If you lead a Married Community Group, the men and women in your group may have different experience. Men can find it challenging to be real and authentic in a group environment.
So, what do you do to help cultivate relationships in the group?
One approach is to split husbands and wives during group meetings for a few weeks. This will help the men to connect more closely with one another, and the women to do the same. As always, try to limit the studies to six weeks. Find a study that's even shorter than that, if you can. While there are benefits to splitting the group, you don't want to keep it split for too long.
Here are some approaches you can take.
Do the same study. If you pick a study that interests both the men and women in the group, you'll find that the men will bond with each other, the women will bond with each other, and the relationships between spouses will benefit as well.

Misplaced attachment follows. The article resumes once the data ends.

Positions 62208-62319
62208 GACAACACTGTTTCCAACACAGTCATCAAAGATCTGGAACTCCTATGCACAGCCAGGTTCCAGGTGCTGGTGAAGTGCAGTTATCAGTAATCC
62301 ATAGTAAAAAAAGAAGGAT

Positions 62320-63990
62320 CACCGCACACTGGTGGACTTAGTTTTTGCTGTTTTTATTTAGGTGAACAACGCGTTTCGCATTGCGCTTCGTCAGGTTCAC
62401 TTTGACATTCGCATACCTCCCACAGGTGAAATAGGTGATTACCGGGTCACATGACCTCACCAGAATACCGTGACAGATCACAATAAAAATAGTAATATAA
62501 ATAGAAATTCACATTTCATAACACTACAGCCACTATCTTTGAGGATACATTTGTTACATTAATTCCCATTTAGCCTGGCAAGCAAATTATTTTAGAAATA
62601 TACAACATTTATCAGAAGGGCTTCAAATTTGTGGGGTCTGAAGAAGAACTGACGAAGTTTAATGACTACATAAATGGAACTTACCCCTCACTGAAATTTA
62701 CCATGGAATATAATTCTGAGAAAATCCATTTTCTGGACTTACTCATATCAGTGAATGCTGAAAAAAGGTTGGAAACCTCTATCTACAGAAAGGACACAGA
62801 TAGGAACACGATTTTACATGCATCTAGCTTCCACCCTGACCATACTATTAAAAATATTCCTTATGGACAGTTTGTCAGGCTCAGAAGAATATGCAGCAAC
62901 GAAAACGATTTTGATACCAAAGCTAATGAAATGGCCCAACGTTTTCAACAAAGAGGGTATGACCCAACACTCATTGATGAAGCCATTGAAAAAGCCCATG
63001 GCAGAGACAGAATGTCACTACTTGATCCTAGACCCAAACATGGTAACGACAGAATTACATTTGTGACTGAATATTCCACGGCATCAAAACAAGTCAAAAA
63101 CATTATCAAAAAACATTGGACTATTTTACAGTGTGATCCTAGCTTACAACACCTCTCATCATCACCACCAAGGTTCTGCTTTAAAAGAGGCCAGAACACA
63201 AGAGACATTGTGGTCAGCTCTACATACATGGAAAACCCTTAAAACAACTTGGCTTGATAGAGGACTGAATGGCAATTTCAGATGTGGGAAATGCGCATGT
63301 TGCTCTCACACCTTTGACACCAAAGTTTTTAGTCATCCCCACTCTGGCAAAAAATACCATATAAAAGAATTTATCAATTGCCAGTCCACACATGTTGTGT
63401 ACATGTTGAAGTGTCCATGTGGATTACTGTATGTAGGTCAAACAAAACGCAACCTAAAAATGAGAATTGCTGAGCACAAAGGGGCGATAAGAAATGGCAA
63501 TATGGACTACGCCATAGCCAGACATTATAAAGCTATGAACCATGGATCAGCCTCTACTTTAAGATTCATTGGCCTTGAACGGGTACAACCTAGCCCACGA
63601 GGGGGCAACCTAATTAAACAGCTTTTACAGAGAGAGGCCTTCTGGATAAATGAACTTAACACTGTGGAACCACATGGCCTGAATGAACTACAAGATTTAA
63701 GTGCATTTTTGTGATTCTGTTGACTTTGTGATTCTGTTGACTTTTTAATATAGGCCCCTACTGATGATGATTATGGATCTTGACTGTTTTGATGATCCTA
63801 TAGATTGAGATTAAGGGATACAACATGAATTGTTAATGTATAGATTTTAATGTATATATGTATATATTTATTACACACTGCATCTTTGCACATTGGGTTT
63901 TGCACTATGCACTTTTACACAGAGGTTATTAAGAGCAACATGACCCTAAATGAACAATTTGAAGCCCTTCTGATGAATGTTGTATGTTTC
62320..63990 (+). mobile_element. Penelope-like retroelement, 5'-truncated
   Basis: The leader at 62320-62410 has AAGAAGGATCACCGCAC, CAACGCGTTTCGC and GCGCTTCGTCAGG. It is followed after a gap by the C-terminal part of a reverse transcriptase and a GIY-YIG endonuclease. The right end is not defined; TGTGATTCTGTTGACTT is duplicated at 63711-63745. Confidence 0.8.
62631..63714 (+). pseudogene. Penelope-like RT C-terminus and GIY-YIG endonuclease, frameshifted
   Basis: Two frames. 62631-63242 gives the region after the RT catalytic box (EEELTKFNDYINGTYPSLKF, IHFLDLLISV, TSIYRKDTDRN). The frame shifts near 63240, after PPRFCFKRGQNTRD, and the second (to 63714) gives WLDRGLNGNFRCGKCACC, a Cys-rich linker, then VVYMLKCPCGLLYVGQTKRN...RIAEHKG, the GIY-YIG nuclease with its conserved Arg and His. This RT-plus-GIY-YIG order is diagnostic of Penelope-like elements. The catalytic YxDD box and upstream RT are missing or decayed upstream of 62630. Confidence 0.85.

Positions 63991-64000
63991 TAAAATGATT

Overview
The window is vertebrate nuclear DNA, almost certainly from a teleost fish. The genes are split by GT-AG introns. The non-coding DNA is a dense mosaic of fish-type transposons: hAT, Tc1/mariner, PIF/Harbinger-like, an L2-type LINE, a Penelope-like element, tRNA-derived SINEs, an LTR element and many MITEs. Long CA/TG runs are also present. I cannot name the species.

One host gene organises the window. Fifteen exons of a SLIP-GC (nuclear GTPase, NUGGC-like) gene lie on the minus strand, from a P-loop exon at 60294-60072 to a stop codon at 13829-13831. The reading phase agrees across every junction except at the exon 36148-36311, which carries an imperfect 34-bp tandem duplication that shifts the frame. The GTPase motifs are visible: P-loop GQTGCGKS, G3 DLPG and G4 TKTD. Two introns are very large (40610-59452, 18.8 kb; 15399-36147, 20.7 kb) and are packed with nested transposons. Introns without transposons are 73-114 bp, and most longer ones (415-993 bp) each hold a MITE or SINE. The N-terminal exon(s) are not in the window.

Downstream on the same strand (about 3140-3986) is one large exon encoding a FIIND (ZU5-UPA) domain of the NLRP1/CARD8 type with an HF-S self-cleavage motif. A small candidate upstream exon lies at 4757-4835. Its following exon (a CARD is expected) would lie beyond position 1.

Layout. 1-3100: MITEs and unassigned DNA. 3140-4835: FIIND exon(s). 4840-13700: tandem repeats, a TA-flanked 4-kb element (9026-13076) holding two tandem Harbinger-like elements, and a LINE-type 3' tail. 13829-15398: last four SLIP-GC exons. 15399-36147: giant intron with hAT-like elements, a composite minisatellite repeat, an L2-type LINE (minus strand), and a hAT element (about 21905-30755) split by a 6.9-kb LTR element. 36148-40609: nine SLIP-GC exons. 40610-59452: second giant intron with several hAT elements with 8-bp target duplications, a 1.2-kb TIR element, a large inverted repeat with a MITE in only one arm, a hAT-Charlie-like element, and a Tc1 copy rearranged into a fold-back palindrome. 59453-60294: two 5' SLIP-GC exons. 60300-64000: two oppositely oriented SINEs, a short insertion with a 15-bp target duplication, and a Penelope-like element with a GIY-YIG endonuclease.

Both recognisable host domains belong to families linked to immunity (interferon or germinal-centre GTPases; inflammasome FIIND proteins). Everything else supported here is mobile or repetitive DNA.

- Everybody's Normal Until You Get to Know Them by John Ortberg
- Enemies of the Heart by Andy Stanley
- Love and Respect by Emerson Eggerichs (we recommend limiting this study to three weeks)
Do paired studies. Sometimes authors develop paired curricula—one designed for men and the other for women. They typically focus on the topic of marriage.
- For Men Only and For Women Only by Shaunti Feldhahn
- Every Man's Battle and Every Woman's Battle by Stephen Arterburn
Do different studies. Splitting men and women can provide a unique opportunity for each group to cover a topic that may not be relevant for or interesting to the other.
- When Work and Family Collide (men) by Andy Stanley
- The Purity Principle (men) by Randy Alcorn
- Lies Women Believe (women) by Nancy DeMoss
- Calm My Anxious Heart (women) Linda Dillow
Splitting your group by men and women may feel a little odd at first. You may even get some pushback from group members. But you're only splitting for a short time and the potential benefits are huge.
Have you ever split men and women in your group? What did you study? How did it go?